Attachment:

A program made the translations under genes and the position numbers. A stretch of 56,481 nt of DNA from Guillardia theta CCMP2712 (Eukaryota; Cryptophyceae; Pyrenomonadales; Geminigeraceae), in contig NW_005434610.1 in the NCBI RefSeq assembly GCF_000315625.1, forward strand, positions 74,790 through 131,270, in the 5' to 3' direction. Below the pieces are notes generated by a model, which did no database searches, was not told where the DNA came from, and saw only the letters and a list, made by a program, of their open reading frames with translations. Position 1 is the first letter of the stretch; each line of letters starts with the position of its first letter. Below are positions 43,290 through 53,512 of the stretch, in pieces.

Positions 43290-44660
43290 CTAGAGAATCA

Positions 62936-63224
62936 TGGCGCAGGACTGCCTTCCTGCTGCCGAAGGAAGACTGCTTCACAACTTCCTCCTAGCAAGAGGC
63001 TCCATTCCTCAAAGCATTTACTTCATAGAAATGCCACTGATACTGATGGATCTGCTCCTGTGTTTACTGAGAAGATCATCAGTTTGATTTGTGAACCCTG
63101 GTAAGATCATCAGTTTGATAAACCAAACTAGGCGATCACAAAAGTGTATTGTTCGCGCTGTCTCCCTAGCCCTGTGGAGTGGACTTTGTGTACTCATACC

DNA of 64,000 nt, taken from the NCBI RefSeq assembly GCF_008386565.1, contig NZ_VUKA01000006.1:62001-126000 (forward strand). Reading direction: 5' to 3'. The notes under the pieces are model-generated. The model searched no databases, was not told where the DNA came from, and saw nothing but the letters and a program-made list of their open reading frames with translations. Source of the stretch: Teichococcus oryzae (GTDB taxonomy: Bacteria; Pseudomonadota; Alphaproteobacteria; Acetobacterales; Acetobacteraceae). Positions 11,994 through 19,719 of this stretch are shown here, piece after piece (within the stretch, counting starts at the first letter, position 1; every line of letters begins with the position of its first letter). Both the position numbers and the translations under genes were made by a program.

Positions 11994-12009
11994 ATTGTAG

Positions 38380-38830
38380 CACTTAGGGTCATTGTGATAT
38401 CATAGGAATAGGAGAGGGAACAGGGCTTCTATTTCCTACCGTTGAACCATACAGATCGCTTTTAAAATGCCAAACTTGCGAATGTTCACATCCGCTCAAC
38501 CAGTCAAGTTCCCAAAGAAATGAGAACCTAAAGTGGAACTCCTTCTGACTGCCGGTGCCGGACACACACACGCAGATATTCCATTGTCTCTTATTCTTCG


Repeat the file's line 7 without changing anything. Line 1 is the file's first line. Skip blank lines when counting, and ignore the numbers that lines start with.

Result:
63101 GTAAGATCATCAGTTTGATAAACCAAACTAGGCGATCACAAAAGTGTATTGTTCGCGCTGTCTCCCTAGCCCTGTGGAGTGGACTTTGTGTACTCATACC